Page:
Disabled learn water sports on Lay Lake

Published 8:57 pm Tuesday, July 8, 2008

It’s a place where freedom and hope reign through a shot of independence on the water.

It’s a place where smiles are given that take days, weeks or even a lifetime to erase.

A number of those smiles came Saturday, just like any other day on Lay Lake with Adaptive Aquatics, as Ashley Moulin, 17, skied through the water for the first time in seven years.

“It was fun to see the smile on her face and her being able to have fun out there just like anyone else,” said Joann Moulin of her daughter, who has cystic fibrosis. “I’m always looking for opportunities for her – things that she can do that you didn’t think that there were any opportunities like that out there.”

Joann first heard about Adaptive Aquatics while working as an aqua aerobics instructor at Lakeshore Foundation in Birmingham. There, she met Rhonda Jarvis-Ray, whose husband Joe serves as the executive director of Adaptive Aquatics.

Joann brought Ashley and her sister Cheree to the lake that summer and experienced Ashley in the water for the first time, moving without her wheelchair. The family returned Saturday after a long hiatus from the lake.

“I just loved her face and watching her have a good time and being able to be out there and enjoy the wind and just be free,” said Cheree after watching her older sister ski Saturday.

It’s that experience that helps fuel the work done in Paradise Cove on Lake Lake.

“There’s soccer and track and all of these sports for able-bodied children and to see these parents find an outlet for their child who’s very, very physically involved like Ashley and go ‘Wow’ … It’s rewarding,” Rhonda said.


Joe, a three-time world champion disabled water skier, has been able to serve people with disabilities for two decades because he’s no different than they are.

He first experienced the freedom of leaving his wheelchair on the dock and gliding above the water as a camper at Camp ASCA on Lake Martin in 1982 – four years after losing the use of his legs in a car accident.

He loved his experience with Adaptive Aquatics director Phil Martin so much that he decided to buy a ski and then eventually teach so he could ski more frequently. Teaching turned into taking over the organization in the mid ’90s when Phil became disabled with multiple sclerosis.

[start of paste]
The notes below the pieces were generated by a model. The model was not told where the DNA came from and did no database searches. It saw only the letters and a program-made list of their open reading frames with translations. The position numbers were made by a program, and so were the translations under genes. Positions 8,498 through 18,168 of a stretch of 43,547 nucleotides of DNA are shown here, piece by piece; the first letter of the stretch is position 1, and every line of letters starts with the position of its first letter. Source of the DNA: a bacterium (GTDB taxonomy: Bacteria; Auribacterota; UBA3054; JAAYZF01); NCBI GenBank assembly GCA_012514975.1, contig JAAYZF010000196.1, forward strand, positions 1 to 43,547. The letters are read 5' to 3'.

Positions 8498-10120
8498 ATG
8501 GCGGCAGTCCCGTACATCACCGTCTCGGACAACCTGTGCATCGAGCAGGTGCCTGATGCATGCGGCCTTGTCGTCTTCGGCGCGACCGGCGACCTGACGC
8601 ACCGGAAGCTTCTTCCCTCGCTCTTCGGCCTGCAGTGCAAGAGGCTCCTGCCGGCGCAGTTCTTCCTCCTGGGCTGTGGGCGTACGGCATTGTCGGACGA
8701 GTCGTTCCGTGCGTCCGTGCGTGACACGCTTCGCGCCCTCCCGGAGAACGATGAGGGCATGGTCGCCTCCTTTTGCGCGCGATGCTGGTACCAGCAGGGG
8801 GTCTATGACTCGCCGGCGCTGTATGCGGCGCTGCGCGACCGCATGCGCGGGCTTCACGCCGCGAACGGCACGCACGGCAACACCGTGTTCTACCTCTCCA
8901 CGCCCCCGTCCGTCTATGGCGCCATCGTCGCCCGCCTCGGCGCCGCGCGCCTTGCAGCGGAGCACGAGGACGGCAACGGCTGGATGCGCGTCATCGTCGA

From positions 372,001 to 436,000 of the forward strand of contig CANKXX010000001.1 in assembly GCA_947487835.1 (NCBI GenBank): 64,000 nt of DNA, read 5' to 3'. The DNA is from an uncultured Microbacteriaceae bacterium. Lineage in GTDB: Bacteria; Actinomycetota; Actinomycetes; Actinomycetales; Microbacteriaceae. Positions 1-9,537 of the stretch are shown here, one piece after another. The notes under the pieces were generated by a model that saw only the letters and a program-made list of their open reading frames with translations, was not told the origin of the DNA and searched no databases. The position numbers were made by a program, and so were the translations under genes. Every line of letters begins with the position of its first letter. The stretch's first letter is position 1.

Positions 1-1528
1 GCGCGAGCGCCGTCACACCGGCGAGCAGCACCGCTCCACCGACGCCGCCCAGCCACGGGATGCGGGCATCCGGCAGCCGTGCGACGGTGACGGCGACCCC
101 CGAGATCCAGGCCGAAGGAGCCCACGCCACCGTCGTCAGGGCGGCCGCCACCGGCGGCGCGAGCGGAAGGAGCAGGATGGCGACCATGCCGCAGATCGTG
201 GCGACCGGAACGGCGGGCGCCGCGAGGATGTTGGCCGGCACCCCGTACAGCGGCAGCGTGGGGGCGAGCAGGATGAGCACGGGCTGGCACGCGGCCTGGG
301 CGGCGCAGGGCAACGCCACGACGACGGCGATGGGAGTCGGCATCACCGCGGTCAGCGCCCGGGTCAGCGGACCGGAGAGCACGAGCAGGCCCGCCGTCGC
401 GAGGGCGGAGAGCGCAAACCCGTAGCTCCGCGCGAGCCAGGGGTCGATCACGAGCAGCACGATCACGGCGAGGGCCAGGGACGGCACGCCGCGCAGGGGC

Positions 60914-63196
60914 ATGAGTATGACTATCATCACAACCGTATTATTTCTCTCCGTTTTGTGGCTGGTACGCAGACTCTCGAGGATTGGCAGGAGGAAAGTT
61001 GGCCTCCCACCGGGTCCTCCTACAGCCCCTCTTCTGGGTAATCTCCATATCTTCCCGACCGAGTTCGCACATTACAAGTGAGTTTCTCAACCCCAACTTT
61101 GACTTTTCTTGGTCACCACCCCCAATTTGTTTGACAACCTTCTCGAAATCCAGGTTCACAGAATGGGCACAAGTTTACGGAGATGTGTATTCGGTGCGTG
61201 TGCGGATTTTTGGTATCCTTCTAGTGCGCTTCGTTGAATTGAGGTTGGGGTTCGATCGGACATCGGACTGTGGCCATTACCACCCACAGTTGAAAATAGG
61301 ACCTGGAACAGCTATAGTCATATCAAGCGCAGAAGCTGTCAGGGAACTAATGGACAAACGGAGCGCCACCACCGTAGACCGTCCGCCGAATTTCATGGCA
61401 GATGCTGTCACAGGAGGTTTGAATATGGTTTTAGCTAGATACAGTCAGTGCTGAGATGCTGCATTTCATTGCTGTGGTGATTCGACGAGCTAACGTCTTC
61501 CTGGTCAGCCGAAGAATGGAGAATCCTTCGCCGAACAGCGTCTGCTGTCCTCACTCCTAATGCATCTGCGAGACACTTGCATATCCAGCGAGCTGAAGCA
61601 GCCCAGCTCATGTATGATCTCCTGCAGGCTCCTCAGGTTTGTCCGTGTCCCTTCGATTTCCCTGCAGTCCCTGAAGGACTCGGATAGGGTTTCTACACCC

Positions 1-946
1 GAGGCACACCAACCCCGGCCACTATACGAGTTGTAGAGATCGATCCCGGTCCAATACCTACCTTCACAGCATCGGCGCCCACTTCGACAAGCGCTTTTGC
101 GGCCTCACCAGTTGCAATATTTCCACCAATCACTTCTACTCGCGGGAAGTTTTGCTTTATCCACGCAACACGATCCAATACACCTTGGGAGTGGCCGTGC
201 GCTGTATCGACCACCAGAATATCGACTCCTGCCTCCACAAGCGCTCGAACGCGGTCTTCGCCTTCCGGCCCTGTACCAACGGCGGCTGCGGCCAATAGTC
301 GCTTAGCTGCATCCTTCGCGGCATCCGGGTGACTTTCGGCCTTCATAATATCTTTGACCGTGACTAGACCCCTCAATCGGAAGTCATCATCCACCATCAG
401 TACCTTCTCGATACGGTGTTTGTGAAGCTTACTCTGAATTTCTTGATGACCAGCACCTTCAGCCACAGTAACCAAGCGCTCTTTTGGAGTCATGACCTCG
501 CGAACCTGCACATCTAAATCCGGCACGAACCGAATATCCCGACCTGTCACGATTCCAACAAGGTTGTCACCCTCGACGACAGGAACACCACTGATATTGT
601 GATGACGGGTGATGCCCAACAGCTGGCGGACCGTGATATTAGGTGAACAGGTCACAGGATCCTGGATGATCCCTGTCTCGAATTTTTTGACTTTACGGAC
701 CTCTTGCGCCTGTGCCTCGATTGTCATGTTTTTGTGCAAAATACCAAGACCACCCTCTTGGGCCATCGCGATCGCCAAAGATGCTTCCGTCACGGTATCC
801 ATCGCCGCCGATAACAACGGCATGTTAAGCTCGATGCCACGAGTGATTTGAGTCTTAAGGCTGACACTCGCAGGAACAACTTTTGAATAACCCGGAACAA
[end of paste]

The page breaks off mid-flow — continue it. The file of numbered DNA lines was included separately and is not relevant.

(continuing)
Since then, Joe’s back yard on Lay Lake has provided water sport opportunities for people, ages 3-80, with a wide range of disabilities and hosted numerous camps for wounded military across the nation. Joe also helps start adaptive water sports programs in other states.

“It’s about individuals like me that found a sport that they can do but also it kind of transcended into everyday life,” Joe said. “I see that this little event (water skiing) transforms their life and makes them go on to bigger and better things. It’s pretty amazing.”

One can’t spend more than two minutes at Adaptive Aquatics without seeing why Joe loves what he does and why his students love him. Many would have never touched the water without his steady, friendly encouragement and cheers.

“You started it all,” wrote Wanda Manning in an e-mail to Joe about her daughter Melanie. “I can’t thank you enough for the life changing opportunity you extended to her and for not taking no for an answer from her!”

Melanie, paralyzed from the neck down, went on to play rugby and take up painting after her experience at Adaptive Aquatics.

Joe has even had some go on to follow his path in competitive skiing and become national or world champions.


As Adaptive Aquatics prepares to enter its fourth decade of operation in a couple of years, it hopes to operate across the slew from its current site in a new multiple-dock facility that will allow families and other skiers a chance to watch sessions as they wait their turn.

After five years in the making, Joe hopes the new site will become a reality this fall. Once the buildings are completed, he’ll begin seeking donations to expand his equipment with a new fishing boat, pontoon boat and jet ski, among other needs.

To learn more about Adaptive Aquatics visit its Web site at www.adaptiveaquatics.org.